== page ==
Bungie wins a little walkin' around money in first of its kind jury trial against Destiny 2 cheat maker, but the victory will likely make it even easier for game companies to keep taking cheaters to court

Destiny 2: Forsaken
(Image credit: Bungie)

First reported by independent journalist and former Kotaku editor-in-chief Stephen Totilo, Bungie has won its lawsuit against cheat maker Phoenix Digital (also known as AimJunkies). The first of its kind jury trial rewarded $63,210 in damages to Bungie⁠—a rounding error for a company of this size⁠—but it more importantly sets a new legal precedent supporting game studios looking to sue cheat makers⁠—or, more worryingly, anyone who violates a company's copyright by modifying its games.

Devs suing cheat makers isn't new: Bungie has led the charge on lawsuits against these services⁠, which have become professionalized in recent years, often selling cheats for specific games on a subscription basis. In addition to playing the whack-a-mole game of developing new, more invasive forms of anticheat software, the legal strategy has paid dividends for Bungie and other developers like Riot Games.

Typically, cheat manufacturers have immediately folded in the face of legal pressure like this, but as reported in Totilo's newsletter, Game File, AimJunkies/Phoenix Digital counter-sued Bungie, alleging that the developer illegally accessed one of the cheat maker's computers. Notably, cheating in a videogame is not illegal: the legal basis for suing cheat makers rests on the argument that reverse engineering a game to produce cheats violates a developer's copyright.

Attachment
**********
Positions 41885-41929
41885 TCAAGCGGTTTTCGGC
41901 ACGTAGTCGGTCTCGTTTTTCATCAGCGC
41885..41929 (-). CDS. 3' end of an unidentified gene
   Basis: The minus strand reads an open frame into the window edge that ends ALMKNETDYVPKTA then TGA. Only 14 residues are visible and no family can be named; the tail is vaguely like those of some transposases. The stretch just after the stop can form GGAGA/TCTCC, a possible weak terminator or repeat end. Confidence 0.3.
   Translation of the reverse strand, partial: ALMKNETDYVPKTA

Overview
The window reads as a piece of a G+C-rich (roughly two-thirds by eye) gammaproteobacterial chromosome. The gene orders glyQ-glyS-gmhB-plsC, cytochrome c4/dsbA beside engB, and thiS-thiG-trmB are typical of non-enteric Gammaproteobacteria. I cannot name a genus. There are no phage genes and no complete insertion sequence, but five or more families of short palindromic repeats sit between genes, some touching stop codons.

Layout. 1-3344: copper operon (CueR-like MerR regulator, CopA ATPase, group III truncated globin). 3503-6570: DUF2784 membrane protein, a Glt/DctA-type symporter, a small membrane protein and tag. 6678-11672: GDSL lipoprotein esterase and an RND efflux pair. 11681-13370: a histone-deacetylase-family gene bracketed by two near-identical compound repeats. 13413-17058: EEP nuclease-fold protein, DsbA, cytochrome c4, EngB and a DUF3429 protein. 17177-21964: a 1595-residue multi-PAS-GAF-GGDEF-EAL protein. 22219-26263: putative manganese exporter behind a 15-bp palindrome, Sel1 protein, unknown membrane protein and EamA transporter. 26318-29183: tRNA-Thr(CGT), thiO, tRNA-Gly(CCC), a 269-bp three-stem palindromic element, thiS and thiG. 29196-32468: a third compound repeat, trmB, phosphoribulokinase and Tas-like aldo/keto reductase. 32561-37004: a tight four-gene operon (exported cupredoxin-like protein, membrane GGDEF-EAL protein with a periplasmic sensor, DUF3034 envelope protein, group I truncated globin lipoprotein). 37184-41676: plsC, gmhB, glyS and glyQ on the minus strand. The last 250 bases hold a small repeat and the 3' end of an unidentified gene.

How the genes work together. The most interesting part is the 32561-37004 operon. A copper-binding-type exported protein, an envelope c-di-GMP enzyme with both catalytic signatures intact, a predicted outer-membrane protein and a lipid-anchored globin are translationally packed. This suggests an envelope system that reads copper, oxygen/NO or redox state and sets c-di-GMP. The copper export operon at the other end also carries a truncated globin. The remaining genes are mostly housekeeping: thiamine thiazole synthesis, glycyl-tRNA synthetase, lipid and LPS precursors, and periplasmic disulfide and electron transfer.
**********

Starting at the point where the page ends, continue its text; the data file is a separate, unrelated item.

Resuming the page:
AimJunkies, in turn, alleged that Bungie violated its copyright by accessing one of its employees' computers. In response, Bungie argued that its access to an AimJunkies PC was just part of the normal detection process of Destiny 2's anticheat, covered by the game's EULA.

While the $63,210 in damages is "change between the couch cushions''-level⁠—for Bungie at least, I would love to receive $63,210 in damages⁠—a jury trial in Bungie's favor ties a nice bow on the studio's legal campaign against cheat makers. While AimJunkies/Phoenix Digital has said they will move to dismiss the verdict or, as a last resort, appeal the decision, the track record of legal battles between devs and cheat makers doesn't leave me bullish on their chances.

And I'm not exactly shedding a tear for for-profit cheat makers—it's an inherently obnoxious, even parasitic business model⁠—but developers' reliance on copyright law as their main weapon against cheaters gives me the ick. 

I don't think modders or emulator devs are immediately imperiled by decisions like this⁠—the Yuzu debacle was far more concerning for the latter, while DMCA takedown requests have long been an effective tactic against the former⁠—but both of those tactics rely on continued consolidation of copyright law in favor of large corporations, like we're seeing here. That's a macro-scale drift as certain as the tides, and in this case came at the expense of a particularly odious strain of "entrepreneur," but it troubles me all the same.

Associate Editor

Ted has been thinking about PC games and bothering anyone who would listen with his thoughts on them ever since he booted up his sister's copy of Neverwinter Nights on the family computer. He is obsessed with all things CRPG and CRPG-adjacent, but has also covered esports, modding, and rare game collecting. When he's not playing or writing about games, you can find Ted lifting weights on his back porch.